The apples are ripening on the trees, the presses are standing by, and the time is fast approaching when the Big Apple has welcomed visitors to the Herefordshire parishes of the Marcle Ridge for thirty years. Having cancelled last year’s event, the community organisation behind the Big Apple has come up with a plan that will see all the usual venues in and around Much Marcle involved over the weekend of 9/10th October. “Within 24 hours of asking them, all nine venues had expressed their enthusiasm to go ahead”, said spokesman Jackie Denman. “When we cancelled last year, we had lots of messages of support telling us that we had made the right decision, but also telling us that we would be much missed. So now we’re busy behind the scenes working on our programme, which will go online on www.bigapple.org.uk on Monday 13th September. We can’t wait to get back!”
This annual opportunity to enjoy the orchards, to see, hear and smell cider being made and to taste many different varieties of apples, local ciders, perries and apple juices has become an established part of the calendar for many people. Familiar Big Apple venues will include Gregg’s Pit, Awnells Farm, Woodredding, Lyne Down, Pope’s Perry and Hellens, alongside regular attractions at Westons Cider.
12th and 13th October 2019
Harvestime 2019 marks the thirtieth anniversary of the Big Apple, a community event celebrating apples, orchards and cider and all the ways in which they have shaped the landscape in one small corner of Herefordshire.
Nine venues in and around Much Marcle will be offering visitors the chance to learn, taste and enjoy. Cider and perry and making will be taking place at all scales from cottage style to fully commercial, and the producers will be sharing their knowledge and offering plenty of opportunities to sample and buy.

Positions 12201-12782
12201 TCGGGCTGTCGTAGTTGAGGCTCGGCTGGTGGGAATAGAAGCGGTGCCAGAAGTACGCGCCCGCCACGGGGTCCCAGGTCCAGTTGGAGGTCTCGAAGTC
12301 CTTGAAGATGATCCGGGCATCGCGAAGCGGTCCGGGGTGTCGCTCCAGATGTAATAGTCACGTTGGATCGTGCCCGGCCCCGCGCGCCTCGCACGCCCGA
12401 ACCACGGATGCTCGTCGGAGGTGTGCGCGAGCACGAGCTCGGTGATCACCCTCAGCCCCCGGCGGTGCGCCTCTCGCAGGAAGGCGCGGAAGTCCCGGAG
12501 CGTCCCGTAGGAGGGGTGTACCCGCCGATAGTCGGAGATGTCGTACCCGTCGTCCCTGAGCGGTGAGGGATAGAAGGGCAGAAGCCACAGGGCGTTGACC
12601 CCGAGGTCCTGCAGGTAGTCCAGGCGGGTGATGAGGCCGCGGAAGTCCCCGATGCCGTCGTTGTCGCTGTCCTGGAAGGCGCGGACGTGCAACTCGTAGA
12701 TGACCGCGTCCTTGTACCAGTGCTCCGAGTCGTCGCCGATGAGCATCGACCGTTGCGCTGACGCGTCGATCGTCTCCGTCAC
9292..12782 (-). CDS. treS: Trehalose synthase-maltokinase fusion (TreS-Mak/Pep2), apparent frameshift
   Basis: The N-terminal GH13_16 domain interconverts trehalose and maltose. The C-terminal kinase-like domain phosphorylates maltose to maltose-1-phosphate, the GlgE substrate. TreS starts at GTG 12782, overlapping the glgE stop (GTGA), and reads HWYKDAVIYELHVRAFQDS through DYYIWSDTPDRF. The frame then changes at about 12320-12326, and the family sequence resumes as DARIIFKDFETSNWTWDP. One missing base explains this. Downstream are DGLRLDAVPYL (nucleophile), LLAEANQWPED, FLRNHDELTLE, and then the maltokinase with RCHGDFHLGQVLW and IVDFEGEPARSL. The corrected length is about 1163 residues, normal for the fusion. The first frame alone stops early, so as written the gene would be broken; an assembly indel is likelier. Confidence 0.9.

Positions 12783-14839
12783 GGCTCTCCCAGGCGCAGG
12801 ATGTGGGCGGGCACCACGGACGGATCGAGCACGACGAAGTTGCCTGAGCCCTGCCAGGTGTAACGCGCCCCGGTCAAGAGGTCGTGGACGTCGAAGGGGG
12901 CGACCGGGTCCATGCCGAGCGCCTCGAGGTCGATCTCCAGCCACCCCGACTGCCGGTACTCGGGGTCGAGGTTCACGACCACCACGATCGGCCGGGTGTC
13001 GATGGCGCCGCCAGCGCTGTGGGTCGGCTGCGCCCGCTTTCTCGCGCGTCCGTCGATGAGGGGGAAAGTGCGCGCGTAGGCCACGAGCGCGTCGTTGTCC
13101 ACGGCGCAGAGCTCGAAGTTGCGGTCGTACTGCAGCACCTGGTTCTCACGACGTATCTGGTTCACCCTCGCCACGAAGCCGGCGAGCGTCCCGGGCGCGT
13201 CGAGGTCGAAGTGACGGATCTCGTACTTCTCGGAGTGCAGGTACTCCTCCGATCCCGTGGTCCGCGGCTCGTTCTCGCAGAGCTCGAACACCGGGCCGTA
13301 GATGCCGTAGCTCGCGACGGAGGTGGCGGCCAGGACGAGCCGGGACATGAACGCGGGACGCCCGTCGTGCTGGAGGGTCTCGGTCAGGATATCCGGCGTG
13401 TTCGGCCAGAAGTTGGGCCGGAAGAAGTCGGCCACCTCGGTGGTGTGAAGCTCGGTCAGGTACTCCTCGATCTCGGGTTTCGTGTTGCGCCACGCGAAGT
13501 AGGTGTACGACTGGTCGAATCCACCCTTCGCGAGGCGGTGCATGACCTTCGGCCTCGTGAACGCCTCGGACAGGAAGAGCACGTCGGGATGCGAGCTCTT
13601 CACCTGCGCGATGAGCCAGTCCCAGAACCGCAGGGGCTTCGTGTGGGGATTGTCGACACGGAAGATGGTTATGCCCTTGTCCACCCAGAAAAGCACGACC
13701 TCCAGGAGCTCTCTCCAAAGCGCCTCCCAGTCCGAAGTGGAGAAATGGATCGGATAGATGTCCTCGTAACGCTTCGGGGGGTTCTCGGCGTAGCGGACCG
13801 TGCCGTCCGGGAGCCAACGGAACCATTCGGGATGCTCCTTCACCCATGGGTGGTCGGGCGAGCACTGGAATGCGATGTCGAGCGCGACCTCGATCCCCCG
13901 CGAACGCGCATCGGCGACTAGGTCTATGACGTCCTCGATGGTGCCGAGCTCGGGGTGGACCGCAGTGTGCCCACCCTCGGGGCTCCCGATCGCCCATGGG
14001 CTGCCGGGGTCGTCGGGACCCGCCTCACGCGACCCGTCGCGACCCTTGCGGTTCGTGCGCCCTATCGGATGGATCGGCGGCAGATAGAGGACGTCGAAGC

An amazing range of dessert and cooking apples will be on display for tasting at the Feast of Apples at Hellens and less well-known varieties can be purchased in the Apple Market. Marcher Apple Network will be on hand to help anyone hoping to identify their own apples.
As part of the 30th celebrations, there will be two talks at Hellens on Sunday 13th October. At 12 noon, local fruit grower, Norman Stanier, will be delving into the early records of the Woolhope Naturalists‘ Field Club to discover the stories behind the famous Herefordshire Pomona. At 2pm, Professor Paul Hadley of the University of Reading will be talking about ‘Apples in a Warmer World’, ongoing research looking ahead to the possible impact of climate change on future UK apple production.
Marking growing international interest in orchards, sustainability and tourism, the Big Apple is proud to be part of Ciderlands, a network of cider tourism destinations across Europe whose aim is to preserve and celebrate the heritage and environment surrounding cider culture. The Ciderlands 2019 conference will be taking place in Herefordshire this week and what could be more natural for delegates than a visit to the Big Apple?
A full programme of events can be found at www.bigapple.org.uk